This article was produced and financed by Institute of Marine Research

Diver studying ocean acidification at CO2 vents (Photo: G. Caramana)

Acidic ocean water makes sea snails smaller

Sea snails prefer to be smaller when they are stressed by high CO2 levels.

Institute of Marine Research

Institute of Marine Research is Norway's largest centre of marine science.

New findings explain why marine species that survived previous mass extinction events were much smaller – a phenomenon known as the ‘Lilliput effect’.

Sea snails respond with stunted growth when they are exposed to the high levels of CO2 we can expect in the future oceans.

A team of marine scientists and paleontologists from ten institutions in Norway, Italy, Monaco, New Caledonia and the UK has studied how sea snails cope in more acidic conditions. Two species of snails growing at shallow water CO2 seeps were compared to those found in normal pH conditions.

Adapted over many generations

The shells from high CO2 seawater were about a third smaller than the snails from the normal environment.

The snails on the right are from the acidic water and the snails on the left are from the normal water. (Photo: IMR)

The finding, recently published in Nature Climate Change, confirms that stunted growth can be an adaptive response to ocean acidification, enabling some sea creatures to survive high carbon dioxide levels, both in the future and during past mass extinctions.

The study also confirms the theory that the snails had adapted to the conditions over many generations.

Being small is an advantage

Samuel Rastrick from the Institute of Marine Research was responsible for determining the animals’ metabolic rates in the study.

"The metabolism is a decisive survival factor when the environment changes," he says.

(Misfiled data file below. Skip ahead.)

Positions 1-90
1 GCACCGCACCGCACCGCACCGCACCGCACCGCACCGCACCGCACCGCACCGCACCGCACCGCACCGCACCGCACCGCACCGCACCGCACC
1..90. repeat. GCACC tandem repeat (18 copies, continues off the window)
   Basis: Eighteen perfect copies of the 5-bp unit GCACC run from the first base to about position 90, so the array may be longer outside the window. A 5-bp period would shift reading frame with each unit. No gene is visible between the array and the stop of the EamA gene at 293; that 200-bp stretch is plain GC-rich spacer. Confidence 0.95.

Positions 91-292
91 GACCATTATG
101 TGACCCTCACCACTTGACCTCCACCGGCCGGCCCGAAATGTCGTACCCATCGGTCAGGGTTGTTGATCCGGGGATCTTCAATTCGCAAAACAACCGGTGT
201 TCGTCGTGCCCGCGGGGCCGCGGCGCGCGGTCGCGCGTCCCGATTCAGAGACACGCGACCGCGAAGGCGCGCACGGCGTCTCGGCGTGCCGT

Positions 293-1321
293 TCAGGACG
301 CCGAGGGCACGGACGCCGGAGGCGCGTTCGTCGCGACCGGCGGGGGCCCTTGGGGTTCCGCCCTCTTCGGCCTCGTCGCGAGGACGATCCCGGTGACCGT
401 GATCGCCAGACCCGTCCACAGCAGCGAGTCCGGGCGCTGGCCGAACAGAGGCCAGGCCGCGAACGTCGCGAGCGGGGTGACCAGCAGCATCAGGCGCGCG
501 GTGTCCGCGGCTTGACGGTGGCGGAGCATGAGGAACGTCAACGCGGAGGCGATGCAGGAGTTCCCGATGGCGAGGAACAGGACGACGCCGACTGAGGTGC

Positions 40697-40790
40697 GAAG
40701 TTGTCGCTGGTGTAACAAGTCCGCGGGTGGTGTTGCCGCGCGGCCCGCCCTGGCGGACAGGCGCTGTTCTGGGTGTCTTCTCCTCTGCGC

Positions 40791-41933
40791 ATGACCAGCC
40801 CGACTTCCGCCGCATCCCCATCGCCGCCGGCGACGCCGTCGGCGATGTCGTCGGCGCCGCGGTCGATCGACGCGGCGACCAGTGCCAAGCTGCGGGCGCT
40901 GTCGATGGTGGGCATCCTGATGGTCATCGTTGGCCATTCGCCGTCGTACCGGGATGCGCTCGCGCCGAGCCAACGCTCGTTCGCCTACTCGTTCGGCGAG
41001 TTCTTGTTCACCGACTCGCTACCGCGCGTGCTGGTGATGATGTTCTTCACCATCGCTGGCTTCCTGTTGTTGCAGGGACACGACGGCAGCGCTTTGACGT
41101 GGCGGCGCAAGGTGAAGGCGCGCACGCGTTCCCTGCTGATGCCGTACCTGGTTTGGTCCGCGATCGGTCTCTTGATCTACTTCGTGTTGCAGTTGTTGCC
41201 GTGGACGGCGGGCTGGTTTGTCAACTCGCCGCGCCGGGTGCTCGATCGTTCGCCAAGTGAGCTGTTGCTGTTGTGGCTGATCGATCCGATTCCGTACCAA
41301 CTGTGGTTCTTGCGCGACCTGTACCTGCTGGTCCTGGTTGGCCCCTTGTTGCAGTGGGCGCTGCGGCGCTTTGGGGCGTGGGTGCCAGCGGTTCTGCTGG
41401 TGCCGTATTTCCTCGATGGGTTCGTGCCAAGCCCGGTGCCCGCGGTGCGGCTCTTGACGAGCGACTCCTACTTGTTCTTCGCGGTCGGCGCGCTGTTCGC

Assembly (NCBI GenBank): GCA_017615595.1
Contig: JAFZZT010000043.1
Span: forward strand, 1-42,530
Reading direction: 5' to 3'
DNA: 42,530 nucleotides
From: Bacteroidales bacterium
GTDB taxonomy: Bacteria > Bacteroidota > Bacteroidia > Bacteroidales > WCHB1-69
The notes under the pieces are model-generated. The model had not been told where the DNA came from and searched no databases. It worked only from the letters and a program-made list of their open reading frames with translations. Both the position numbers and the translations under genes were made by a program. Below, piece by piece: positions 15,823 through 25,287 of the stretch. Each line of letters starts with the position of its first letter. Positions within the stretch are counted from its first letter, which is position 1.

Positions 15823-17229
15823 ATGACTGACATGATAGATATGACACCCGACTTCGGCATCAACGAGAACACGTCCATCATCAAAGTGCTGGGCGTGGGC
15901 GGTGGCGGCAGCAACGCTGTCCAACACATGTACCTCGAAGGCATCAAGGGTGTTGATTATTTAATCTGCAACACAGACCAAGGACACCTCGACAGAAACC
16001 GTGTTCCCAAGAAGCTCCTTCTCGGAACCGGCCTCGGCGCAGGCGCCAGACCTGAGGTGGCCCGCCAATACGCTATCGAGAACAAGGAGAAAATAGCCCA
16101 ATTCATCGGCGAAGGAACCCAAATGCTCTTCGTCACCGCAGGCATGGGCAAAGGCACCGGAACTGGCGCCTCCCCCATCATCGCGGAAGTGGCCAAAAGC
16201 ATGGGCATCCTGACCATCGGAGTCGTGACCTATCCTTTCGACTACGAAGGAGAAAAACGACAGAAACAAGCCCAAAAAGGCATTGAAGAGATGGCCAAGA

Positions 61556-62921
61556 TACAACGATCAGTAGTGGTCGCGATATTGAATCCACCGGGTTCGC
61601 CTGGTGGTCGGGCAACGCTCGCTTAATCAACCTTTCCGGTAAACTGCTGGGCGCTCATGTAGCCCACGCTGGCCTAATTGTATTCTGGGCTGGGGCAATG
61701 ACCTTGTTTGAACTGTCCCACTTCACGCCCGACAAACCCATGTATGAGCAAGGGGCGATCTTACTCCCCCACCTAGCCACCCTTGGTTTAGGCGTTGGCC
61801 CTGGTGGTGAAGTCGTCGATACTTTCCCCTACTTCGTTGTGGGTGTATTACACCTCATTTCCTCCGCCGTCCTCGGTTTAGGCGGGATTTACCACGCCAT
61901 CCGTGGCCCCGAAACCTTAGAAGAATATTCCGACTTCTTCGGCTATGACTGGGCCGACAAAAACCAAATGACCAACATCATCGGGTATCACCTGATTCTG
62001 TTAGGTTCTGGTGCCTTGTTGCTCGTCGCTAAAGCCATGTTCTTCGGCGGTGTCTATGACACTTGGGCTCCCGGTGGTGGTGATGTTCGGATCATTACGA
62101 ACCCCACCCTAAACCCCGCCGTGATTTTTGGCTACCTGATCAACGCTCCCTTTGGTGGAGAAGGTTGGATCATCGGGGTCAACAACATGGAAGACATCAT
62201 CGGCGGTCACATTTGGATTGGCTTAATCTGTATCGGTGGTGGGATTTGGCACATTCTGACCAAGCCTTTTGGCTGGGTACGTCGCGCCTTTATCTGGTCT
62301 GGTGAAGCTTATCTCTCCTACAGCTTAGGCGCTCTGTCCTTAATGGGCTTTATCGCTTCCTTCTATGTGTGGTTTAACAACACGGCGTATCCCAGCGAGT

"Metabolic rates change with body size. This means that smaller animals can maintain comparatively higher costs of survival per gram of tissue whilst reducing their total need of energy. This gives smaller animals the advantage."

More acid water affects the calcification process that ensures snails and other marine species healthy shells. The study shows that the metabolic changes allowed the animals to maintain calcification and to partially repair shell dissolution.

Warns about the impacts

Examinations of the fossil record also show that mass extinctions and dwarfing of marine species are repeatedly associated with episodes of past elevated oceanic CO2. It is likely that similar changes will increasingly affect modern marine ecosystems, especially as the current rate of ocean acidification and warming is so rapid.

The change in seawater chemistry is already affecting marine organisms, ecosystems and the services they provide. In a joint press release the team of scientists warns about the impact that continuing ocean acidification could have on marine ecosystems – unless the rate of carbon dioxide emissions is drastically slowed.

"If animals become smaller to survive elevated CO2 levels this could have an obvious effect on the aquaculture and biomass production of some species," says Rastrick.

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